In the context of social issues, an important underexplored aspect is the emotional dimension. The SDIOs aim to provoke a wide range of emotions among their targets, including negative, positive, and ambivalent feelings. They aim to generate these emotional responses to achieve various political goals such as gaining support for their political causes, undermining opposing groups, eroding trust in society, marginalizing minority groups, and making people question the credibility of independent media outlets. These operations are usually planned to trigger specific emotional reactions that align with the intentions of the perpetrators. For example, Ghanem et al. (2020) found that the propagation of fake news in social media aims to manipulate the feelings of readers “by using extreme positive and negative emotions, triggering a sense of ‘calmness’ to confuse the readers and enforce a feeling of confidence.” However, we need further research to understand how such emotional responses generate social impacts such as intergroup resentment, xenophobic fear, and anger, potentially leading to societal dissent and upheaval. Conversely, positive emotions like empathy and camaraderie can foster social unity and rally support around social causes. Therefore, the strategic coordination of emotional experiences stands as an important dimension of SDIOs that needs further research.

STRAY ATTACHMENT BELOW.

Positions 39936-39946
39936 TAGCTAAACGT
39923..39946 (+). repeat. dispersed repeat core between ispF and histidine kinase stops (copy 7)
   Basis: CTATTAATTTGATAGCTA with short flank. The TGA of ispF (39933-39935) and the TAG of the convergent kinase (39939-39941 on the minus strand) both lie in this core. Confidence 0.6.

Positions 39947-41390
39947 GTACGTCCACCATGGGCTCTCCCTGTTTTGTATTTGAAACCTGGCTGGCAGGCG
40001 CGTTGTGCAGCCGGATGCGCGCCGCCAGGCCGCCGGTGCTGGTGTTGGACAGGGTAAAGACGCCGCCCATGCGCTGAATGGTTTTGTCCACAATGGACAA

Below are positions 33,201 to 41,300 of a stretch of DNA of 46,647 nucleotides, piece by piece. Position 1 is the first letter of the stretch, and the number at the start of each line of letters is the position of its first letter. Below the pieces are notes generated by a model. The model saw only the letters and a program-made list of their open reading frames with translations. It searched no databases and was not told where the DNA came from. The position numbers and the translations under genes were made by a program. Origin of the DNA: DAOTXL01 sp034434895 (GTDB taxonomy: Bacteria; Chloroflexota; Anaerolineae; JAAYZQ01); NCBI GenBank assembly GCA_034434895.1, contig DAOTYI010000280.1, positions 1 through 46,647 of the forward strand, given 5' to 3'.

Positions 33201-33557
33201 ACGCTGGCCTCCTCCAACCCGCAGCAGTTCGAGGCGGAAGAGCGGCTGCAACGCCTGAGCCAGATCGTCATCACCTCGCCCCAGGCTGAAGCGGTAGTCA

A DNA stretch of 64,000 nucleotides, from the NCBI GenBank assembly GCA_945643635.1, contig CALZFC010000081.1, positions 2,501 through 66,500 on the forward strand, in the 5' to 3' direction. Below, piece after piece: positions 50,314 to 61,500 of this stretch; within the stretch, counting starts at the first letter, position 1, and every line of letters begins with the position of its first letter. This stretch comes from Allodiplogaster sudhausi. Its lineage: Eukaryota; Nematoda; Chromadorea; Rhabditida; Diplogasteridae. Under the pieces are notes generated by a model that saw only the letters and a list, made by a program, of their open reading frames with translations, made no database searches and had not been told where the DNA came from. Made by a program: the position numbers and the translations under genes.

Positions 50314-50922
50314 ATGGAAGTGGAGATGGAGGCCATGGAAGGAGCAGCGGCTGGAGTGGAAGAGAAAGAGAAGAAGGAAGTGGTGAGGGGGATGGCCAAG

The final underexplored area we want to emphasize pertains to the content of strategic narratives, including the social and political reasons behind their resonance within target societies. For example, in addition to the content of conspiracy narratives, new research needs to identify why and how certain narratives work in specific social contexts and not in others. Research needs to investigate how historical events, cultural norms, and collective memories shape the reception and resonance of strategic narratives. For instance, narratives that invoke historical grievances might gain traction in societies with unresolved historical conflicts. Further research can explore how strategic narratives tap into individuals’ sense of identity and belonging. Narratives that align with or reinforce a group’s identity can gain more resonance, as they validate existing beliefs and foster a sense of unity. 

Conclusion

In this paper, we introduced the concept of the Strategic Digital Information Operations (SDIOs), discussed the tactics and practices of the SDIOs, explained the main political goals of state and non-state actors in engaging with SDIOs at home and abroad, and presented avenues for new research. We highlighted that the concept of the SDIOs present a useful framework to discuss all forms of digital manipulation at both domestic and international levels organized by either state or non-state actors. We noted that while the literature has examined military-political impacts of the SDIOs, we still don’t know much about societal issues that the SDIOs influence such as intergroup relations, social cohesion, trust, and emotional resonance among target audiences.